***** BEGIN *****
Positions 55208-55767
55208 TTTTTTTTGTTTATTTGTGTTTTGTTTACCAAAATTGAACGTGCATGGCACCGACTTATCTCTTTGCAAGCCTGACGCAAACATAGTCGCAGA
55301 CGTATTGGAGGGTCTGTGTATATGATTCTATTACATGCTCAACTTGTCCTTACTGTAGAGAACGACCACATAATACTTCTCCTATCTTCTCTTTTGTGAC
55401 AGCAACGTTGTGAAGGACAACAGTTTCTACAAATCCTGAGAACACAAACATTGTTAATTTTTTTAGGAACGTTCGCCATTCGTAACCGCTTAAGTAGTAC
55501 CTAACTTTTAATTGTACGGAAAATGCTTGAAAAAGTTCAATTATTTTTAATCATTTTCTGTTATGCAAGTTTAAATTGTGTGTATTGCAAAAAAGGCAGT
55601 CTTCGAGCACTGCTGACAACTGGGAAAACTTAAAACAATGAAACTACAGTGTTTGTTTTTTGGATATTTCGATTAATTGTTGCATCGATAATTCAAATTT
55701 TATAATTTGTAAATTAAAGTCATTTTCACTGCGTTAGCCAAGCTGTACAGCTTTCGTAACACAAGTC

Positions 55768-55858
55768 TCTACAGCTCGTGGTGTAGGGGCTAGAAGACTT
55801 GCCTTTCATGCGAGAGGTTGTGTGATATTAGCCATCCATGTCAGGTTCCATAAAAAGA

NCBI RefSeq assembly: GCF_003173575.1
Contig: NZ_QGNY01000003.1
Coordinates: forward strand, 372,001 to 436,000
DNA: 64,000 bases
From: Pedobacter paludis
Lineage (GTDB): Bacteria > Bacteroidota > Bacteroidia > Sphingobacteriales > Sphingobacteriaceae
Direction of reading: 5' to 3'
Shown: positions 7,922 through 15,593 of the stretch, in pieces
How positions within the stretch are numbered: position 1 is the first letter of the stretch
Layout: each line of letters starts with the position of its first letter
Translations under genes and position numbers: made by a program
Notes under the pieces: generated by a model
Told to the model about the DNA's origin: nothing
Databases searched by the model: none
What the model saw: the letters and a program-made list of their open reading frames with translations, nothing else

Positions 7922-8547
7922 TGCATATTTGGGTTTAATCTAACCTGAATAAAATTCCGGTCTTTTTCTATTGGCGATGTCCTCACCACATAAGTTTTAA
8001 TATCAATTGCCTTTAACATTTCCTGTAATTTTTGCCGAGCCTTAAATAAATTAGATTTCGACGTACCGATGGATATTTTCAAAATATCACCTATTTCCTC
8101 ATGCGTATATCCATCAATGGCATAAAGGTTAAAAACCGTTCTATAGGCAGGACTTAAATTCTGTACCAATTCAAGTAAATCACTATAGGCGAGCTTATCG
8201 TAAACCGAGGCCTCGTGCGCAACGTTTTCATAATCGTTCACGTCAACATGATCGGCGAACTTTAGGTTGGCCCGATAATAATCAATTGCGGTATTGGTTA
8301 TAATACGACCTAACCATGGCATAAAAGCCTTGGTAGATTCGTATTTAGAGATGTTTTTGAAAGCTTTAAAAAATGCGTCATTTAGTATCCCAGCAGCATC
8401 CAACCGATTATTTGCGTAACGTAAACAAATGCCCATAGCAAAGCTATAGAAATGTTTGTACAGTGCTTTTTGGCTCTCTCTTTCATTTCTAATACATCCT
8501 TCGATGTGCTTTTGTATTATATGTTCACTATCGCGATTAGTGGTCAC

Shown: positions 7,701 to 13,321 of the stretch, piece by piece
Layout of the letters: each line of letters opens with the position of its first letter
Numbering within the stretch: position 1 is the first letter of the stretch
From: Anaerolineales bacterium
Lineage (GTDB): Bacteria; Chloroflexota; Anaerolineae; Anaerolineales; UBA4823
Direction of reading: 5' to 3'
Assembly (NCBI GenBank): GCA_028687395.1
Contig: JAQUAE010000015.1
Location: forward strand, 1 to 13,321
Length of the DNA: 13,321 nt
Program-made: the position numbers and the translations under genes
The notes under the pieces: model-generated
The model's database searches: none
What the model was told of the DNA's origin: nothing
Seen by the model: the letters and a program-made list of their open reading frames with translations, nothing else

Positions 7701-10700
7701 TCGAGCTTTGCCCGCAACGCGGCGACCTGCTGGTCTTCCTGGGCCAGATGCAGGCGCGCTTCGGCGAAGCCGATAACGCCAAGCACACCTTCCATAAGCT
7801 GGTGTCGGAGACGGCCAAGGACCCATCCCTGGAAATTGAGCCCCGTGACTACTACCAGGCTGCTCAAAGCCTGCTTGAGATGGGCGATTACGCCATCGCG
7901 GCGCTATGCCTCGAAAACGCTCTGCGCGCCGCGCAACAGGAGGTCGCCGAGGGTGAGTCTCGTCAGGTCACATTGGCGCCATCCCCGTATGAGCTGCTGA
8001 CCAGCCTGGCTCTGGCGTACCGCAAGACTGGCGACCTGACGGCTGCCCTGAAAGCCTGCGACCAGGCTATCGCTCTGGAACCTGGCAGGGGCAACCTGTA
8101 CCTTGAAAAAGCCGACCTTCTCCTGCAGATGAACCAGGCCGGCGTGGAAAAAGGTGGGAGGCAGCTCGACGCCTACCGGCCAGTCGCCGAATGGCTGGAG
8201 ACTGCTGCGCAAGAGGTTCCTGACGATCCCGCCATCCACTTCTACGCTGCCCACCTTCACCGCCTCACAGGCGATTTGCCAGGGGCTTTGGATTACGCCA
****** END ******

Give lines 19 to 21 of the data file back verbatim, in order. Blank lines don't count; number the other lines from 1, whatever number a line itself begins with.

How positions within the stretch are numbered: position 1 is the first letter of the stretch
Layout: each line of letters starts with the position of its first letter
Translations under genes and position numbers: made by a program